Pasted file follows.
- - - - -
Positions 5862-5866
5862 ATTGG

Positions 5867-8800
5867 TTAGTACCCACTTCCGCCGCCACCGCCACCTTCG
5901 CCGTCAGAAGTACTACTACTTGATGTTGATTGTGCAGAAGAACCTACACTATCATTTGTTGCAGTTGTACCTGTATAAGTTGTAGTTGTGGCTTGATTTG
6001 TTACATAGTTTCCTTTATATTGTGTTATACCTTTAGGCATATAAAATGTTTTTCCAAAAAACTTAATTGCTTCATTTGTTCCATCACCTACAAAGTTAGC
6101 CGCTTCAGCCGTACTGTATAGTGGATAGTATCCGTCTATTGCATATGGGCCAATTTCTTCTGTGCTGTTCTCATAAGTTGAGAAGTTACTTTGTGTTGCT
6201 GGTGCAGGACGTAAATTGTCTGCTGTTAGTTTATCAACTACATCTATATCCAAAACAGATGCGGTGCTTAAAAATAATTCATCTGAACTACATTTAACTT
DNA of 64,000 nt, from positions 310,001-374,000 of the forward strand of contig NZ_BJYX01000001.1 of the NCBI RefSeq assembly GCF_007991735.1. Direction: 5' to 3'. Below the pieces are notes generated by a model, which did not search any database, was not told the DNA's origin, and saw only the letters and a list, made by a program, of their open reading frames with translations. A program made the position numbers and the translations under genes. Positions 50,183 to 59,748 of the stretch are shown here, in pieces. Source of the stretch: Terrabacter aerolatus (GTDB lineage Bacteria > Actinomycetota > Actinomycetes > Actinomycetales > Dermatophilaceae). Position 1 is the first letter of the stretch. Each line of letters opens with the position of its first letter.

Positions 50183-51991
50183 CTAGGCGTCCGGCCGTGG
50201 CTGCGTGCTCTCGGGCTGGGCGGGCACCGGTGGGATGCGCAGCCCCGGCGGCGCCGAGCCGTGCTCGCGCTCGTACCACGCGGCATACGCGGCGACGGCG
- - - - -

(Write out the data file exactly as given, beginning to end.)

Positions 5862-5866
5862 ATTGG

Positions 5867-8800
5867 TTAGTACCCACTTCCGCCGCCACCGCCACCTTCG
5901 CCGTCAGAAGTACTACTACTTGATGTTGATTGTGCAGAAGAACCTACACTATCATTTGTTGCAGTTGTACCTGTATAAGTTGTAGTTGTGGCTTGATTTG
6001 TTACATAGTTTCCTTTATATTGTGTTATACCTTTAGGCATATAAAATGTTTTTCCAAAAAACTTAATTGCTTCATTTGTTCCATCACCTACAAAGTTAGC
6101 CGCTTCAGCCGTACTGTATAGTGGATAGTATCCGTCTATTGCATATGGGCCAATTTCTTCTGTGCTGTTCTCATAAGTTGAGAAGTTACTTTGTGTTGCT
6201 GGTGCAGGACGTAAATTGTCTGCTGTTAGTTTATCAACTACATCTATATCCAAAACAGATGCGGTGCTTAAAAATAATTCATCTGAACTACATTTAACTT
DNA of 64,000 nt, from positions 310,001-374,000 of the forward strand of contig NZ_BJYX01000001.1 of the NCBI RefSeq assembly GCF_007991735.1. Direction: 5' to 3'. Below the pieces are notes generated by a model, which did not search any database, was not told the DNA's origin, and saw only the letters and a list, made by a program, of their open reading frames with translations. A program made the position numbers and the translations under genes. Positions 50,183 to 59,748 of the stretch are shown here, in pieces. Source of the stretch: Terrabacter aerolatus (GTDB lineage Bacteria > Actinomycetota > Actinomycetes > Actinomycetales > Dermatophilaceae). Position 1 is the first letter of the stretch. Each line of letters opens with the position of its first letter.

Positions 50183-51991
50183 CTAGGCGTCCGGCCGTGG
50201 CTGCGTGCTCTCGGGCTGGGCGGGCACCGGTGGGATGCGCAGCCCCGGCGGCGCCGAGCCGTGCTCGCGCTCGTACCACGCGGCATACGCGGCGACGGCG